btw. I’ve put your pochade on my desktop, …. great sight!

  3. hi Ed,
    I tryed to post a long comment before but it just didnt work??

    What I do to mix colors:
    I mix two piles of color on the palett to compare the two colors.
    I think its also important, to have bright,bold colors in the forground and more pale ones in the background this assures that one still got the room-feeling (specialy on landscapes)
    On the other side you see more color if u just focus on one spot. That happend to me when i was focusing on some distant trees on a hill chain. The closer u look the more you get the “real” color of that tree-green like it would stand right in front of you once you “subtract” the atmoshere from it.
    But if u squint on that hill, you get the color in the context of it all.
    Maybe with comparing colors its the same then with the closer u look the more u loose the feeling from it all. That is, the more you “shrink” your view on one color, the brighter and bolder it gets.
    For me its like I like both methods I like to look close and work on detail as well as step back and get the “big” picture…

  4. Thanks for the explanation Ed.
    It must be a good way to avoid “painting what you think you see”.
    Nice to hear it can surprise like with the sky. Both the sketches have something unexpected.
    I especially like the hillside study, the colours indeed have something special. It would be a great start for a painting.

  5. Hey Ed!

    Nice to see you are working hard.

    The one thing I would add is…look for other ways to mix grays. Mixing complementary colors together will absolutely create grays but you will risk getting very muddy in the end. That has been my experience.


  6. Judy Warner says:

    I tried the color matching on the brush to the subject. I have a question now–I was painting with my easel shaded by a white umbrella. Should I hold the brush under the umbrella when I’m matching the color?? There’s an amazing difference, but I figure the paint should be judged in the same context as the canvas?
    Thanks for the great blog.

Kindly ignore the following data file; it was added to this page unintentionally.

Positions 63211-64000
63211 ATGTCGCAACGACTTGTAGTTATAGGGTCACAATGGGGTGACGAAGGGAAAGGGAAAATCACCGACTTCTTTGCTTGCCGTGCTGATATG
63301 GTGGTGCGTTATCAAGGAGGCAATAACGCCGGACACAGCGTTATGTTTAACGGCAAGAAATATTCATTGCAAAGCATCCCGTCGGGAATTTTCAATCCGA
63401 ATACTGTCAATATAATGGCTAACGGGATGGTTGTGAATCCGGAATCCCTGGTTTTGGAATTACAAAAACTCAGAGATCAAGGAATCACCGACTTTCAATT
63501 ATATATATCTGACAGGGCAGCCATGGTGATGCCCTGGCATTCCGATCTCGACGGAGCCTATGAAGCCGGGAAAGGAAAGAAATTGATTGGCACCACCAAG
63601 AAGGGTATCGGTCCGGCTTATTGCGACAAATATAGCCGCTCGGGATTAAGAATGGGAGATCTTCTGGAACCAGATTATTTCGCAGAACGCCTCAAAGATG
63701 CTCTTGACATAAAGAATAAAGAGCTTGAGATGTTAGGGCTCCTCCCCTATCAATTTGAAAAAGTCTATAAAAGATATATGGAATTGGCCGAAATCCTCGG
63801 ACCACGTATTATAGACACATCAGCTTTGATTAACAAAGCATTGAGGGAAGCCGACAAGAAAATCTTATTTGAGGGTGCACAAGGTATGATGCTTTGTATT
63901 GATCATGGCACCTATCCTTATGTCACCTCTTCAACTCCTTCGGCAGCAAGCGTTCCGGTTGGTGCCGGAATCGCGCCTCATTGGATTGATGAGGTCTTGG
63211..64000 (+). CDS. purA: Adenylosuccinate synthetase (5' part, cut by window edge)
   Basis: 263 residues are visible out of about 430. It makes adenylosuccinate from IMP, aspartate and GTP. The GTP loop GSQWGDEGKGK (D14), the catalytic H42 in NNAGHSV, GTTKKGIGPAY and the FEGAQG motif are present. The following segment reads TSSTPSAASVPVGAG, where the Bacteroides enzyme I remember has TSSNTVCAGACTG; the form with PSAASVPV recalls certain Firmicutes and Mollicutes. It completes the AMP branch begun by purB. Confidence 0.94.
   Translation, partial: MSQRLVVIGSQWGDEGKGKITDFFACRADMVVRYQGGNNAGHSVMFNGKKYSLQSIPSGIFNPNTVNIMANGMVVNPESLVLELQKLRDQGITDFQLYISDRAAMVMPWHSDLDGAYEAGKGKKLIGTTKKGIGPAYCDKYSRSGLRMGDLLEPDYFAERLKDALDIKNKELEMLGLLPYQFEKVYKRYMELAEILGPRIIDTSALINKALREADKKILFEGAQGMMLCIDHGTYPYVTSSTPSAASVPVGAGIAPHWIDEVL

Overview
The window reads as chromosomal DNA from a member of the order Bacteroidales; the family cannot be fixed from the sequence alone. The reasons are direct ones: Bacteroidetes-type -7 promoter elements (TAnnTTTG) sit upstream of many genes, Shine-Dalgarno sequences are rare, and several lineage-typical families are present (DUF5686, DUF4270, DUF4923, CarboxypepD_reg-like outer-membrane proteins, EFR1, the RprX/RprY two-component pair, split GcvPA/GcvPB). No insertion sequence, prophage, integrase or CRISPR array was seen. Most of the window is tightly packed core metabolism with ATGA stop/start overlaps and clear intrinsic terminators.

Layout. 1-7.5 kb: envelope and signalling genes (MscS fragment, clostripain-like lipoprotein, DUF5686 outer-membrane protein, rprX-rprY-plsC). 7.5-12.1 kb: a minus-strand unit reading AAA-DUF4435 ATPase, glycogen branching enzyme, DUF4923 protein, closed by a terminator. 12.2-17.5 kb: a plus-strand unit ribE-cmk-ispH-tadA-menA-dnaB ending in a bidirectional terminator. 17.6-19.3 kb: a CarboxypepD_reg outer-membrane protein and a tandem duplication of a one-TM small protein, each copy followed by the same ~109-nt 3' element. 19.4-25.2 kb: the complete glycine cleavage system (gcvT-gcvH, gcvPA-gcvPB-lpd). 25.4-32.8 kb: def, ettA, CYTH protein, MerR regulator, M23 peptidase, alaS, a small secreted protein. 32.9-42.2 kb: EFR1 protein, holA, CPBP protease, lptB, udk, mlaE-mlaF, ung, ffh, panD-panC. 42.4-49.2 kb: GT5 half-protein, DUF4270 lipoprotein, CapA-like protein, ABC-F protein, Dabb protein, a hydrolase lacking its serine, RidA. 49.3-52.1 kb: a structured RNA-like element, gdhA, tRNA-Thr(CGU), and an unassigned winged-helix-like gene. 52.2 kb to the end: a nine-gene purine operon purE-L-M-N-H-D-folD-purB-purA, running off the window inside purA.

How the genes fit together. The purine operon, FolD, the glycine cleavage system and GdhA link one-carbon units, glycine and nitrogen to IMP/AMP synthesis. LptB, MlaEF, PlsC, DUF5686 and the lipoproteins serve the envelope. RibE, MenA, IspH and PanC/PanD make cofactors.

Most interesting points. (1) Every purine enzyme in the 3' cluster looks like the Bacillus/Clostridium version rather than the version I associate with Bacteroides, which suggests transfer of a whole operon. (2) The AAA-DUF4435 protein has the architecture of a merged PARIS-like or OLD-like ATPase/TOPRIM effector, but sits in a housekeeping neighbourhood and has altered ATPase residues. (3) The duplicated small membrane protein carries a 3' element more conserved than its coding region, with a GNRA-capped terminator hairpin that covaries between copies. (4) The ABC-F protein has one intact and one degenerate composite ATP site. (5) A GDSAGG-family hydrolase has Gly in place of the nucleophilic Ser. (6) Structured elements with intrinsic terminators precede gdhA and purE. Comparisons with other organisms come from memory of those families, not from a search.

Judy Warner

  7. Good question, Judy. You do NOT need to have your canvas in the same light/shade as your brush. Typically, you DO need to compare the color on the brush in full sun, not the shadow side of the brush, or the brus in complete shadow. If your brush is in shadow, you will not be able to mix colors light enough to represent your scene. This means that if you are painting under an embrella, you’ll need to hold your brush in the sunlight to accurately judge the color.

  8. ok, will try again today. I think the value range in full sun may be wider than my paint value range!! But my paintings usually don’t have enough value contrast to make me happy, so it should be good for me to push it. Judy

  9. Thanks for your suggestions — particularly about placement of the easel in relation to the sun and paying particular attention to using the sunlit side of the brush for matching color. I find that matching color — especially distant masses to be very frustrating. Since so many colors tend to blue or blue/gray in some form or other as they extend toward the horizon, it can be difficult to even identify what color I’m looking at even though it is right there in front of me.

    On the topic of mixing grays, I understand what Elio is talking about when he mentions grays getting the colors very muddy. I was wondering if you’ve ever used Paynes Gray as a base and adjusting it this way or that with other colors? Although I’ve never done so, I think I might give it a try sometime.

    • I should mention that this technique is great for finding the right character of the color (hue, temperature), but shouldn’t always be used to judge value, particularly when–in a landscape painting–you want to “push” out the distance by making bluer and ligher than you may actually see. Sometimes you need to design a landscape with specific layers of atmosphere (eg, 2-5), each within a general value range.

      I think Elio and I have different color techniques (each valid, and I like his work a lot). I believe you need some grays in order for the more intense colors to really sing. I guess a “mud” is only a that, if it is meant to be a more saturated color, and not a supporting gray. It’s often very surprising how a color mixed on the palette looks “muddy”, but when placed in the context of a painting, really works. Color is relative, and grays vs. muds are relative to the situation.

Leave a Reply

Your email address will not be published. Required fields are marked *

You may use these HTML tags and attributes:

<a href="" title=""> <abbr title=""> <acronym title=""> <b> <blockquote cite=""> <cite> <code> <del datetime=""> <em> <i> <q cite=""> <s> <strike> <strong>

This site uses Akismet to reduce spam. Learn how your comment data is processed.